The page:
When Hana got outside and she saw that fountain she started climbing out of the wagon! Then, she started walking for the first time in almost two weeks! Then, it dawned on her that she was walking, for the very first time, unattached to the six foot drive line that had connected her to the 200-pound Berlin Heart. That’s when she started a very wobbly RUN around the perimeter of the fountain. Finally, she was free. Finally, she had gotten her second chance at life.

Although she still didn’t appear joyful or happy, somehow the gravity of this moment was beyond that. It was the earnestness in her steps, the resolve in her chosen path, and the determination on her face that were so compelling. The rawness of her condition – so soon after open heart surgery, and the innocence of her age – just under two-years old, uplifted all of us who witnessed this and brought tears to our eyes (including Jay).

Thank you, all of you, all of the hundreds of people that make this moment possible and all the other moments that follow it. I know its more than just the hours of face-time with medical staff, its the hours of work from people behind the scenes and the hours of research and study and thought and its all brought to us with compassionate hearts and caring minds. Thank you for another day with Hana.

The letter from the Gallery of Gratitude
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Hana at the fountain after her transplant.

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Why We Scamper

The Summer Scamper is just a couple days away! This big fundraising event for Lucile Packard Children’s Hospital has the slogan “Why We Scamper” and this week I’ve been taking that to heart and really contemplating, more than usual, what that means to me, especially one year post-transplant.

When you have a baby your life changes, you change, and parents everywhere know this. The person they were before that baby was born is not the same person afterwards, you can never unknow what it is like to be a parent. It was the same when we so suddenly learned about Hana’s heart condition. Bam! All of a sudden, in an instant, our lives changed forever. I have changed from the person I was before, I can never unknow what it is like to have a child with a life-threatening condition. Maybe if you know me fairly well you may not necessarily see these changes, but something fundamental shifts deep inside. I can’t even really explain, with words, what this means. What I can explain is that amazing people were able to save Hana and give her a second chance at life. So, when asked, “Why we scamper?” its because for me, that second chance and the amazing people who gave that to her, touches a place deep down inside where the shift occurred, a “something” I can never unknow.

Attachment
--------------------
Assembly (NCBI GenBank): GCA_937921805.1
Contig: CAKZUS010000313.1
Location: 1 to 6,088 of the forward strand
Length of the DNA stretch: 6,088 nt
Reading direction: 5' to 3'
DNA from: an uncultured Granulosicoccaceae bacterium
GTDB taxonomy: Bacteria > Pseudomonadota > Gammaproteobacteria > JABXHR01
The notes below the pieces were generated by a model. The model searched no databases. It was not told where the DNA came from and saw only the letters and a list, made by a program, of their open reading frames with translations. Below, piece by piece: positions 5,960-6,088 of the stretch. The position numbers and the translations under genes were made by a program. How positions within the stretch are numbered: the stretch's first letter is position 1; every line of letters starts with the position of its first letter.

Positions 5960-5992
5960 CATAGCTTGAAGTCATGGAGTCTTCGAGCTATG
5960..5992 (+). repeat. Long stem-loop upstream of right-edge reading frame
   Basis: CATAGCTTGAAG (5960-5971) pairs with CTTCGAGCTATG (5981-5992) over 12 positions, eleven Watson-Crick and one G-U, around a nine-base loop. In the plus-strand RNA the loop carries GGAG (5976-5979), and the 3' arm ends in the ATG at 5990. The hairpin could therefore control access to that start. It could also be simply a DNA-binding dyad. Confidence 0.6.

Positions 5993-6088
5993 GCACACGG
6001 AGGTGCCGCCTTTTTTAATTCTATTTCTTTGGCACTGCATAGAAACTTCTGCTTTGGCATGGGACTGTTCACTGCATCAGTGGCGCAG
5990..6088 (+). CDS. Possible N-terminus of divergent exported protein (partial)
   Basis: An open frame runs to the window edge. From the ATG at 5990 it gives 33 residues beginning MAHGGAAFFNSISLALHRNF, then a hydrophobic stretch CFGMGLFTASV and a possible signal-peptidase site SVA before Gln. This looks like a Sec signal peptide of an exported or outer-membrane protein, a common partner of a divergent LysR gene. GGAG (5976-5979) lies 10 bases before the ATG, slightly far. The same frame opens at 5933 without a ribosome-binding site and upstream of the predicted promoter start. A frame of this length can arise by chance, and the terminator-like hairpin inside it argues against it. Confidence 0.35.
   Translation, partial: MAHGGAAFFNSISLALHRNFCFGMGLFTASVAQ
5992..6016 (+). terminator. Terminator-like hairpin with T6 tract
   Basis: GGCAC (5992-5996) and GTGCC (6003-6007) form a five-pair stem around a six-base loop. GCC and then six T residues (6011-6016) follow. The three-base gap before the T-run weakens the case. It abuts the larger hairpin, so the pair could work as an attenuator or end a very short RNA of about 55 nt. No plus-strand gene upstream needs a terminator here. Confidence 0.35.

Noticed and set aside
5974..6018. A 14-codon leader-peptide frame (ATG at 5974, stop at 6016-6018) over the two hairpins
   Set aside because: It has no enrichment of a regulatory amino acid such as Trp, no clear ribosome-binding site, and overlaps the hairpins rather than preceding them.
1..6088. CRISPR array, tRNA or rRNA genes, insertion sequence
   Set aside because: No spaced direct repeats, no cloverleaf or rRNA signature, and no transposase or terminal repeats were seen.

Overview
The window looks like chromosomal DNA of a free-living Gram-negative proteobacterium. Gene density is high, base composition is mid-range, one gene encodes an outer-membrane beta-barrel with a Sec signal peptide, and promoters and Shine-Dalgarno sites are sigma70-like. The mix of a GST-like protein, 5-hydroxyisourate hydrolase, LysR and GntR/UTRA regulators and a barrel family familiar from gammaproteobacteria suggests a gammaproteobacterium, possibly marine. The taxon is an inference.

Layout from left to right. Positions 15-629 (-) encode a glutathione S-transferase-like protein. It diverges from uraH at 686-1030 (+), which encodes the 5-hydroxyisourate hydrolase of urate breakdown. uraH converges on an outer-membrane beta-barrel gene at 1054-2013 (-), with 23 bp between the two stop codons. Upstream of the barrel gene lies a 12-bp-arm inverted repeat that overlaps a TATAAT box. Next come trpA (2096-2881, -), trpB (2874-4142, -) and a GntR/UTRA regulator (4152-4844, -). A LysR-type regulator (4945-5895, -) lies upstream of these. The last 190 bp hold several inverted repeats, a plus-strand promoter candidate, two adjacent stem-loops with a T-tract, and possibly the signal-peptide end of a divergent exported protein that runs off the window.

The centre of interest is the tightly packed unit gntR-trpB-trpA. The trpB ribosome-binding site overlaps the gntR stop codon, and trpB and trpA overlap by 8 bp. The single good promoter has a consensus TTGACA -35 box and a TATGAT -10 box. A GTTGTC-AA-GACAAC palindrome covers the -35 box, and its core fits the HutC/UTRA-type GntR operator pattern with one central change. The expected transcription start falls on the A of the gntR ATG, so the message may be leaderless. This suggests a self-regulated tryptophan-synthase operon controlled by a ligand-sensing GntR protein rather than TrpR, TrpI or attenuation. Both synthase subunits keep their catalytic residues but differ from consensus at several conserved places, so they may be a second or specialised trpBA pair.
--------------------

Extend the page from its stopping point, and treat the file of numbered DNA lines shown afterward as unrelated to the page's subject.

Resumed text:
The Summer Scamper is about kids, of course, but behind all that are the people that save the kids. Some of these people are the amazing doctors, at the top of their game, in an elite class. If they were professional athletes they probably would be famous and get paid lots of money. They have dedicated so much of their lives to saving the lives of kids. It has been a very humbling experience watching (of what I get to see) them work. So, I Scamper for them too – so I can support their dedication to saving the lives of kids.

Lastly, I Scamper for all the kids who are no longer here with us. Well, for the families too, because if there is anything that might create another fundamental shift deep within a person, it might be losing your child. I have seen these parents (and grandparents) and the pain in their eyes shows that it runs to a deep, deep place. So in what small way I can, this is my show of support for them. To honor their pain, I feel like we should not take for granted the life we have. So, I Scamper in gratitude for life.

Please consider supporting our Scampering by donating to Hana’s Heart Scamper team:
https://my.supportlpch.org/fundraise/team?ftid=116471

Here are some images from this past week:

Our amazing Hana’s Heart Scamper team, besides me and Paul, includes: my best-friend Suzanne and her two kids, Delphi and Travers (they are doing the kids Fun Run), our friend Megan who came to the hospital every week to play with Hana, our friend Katie whose daughter, Maya, also has dilated cardiomyopathy and lastly, my friend Brenna who I’ve known since I was a little kid, is participating as a virtual runner!

To sum up Why We Scamper, its for videos like this (Hana leaving the hospital after her transplant. After seven months in that building, she finally got to walk away and leave it behind her):

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Hana’s breathing tube came out! It went very smoothly! Hopefully they can continue to wean her ventilation so she can start getting tube feeds. Her echocardiogram looked about the same as yesterday. They may even take a few chest tubes out today. 

Just a tidbit of information – her donor heart matched her A+ blood type.


She’s not actually this awake quite yet. I did get to listen to her new heart with a stethoscope, it was AMAZING. Let’s hope the rest of the day goes smoothly!

194 days in the hospital, 2 full days with her new heart!

She’s Done!

Hana’s heart transplant is done! It went very smoothly with no surprises. The surgeon told us the new heart is working very well. Hana just came up from the OR and is getting settled in the CVICU. We will get to see her in about 30-45 minutes.

We did see her as she was wheeled out of the elevator.

I am on the brink of very overwhelming emotions.

After we see her we are going to try to SLEEP. Hana will be very sedated for awhile. Tonight they will just let her be. She has a breathing tube and will have it for about 24 hours. 

We are so incredibly grateful for this gift of life!



192 days in the hospital, day of transplant!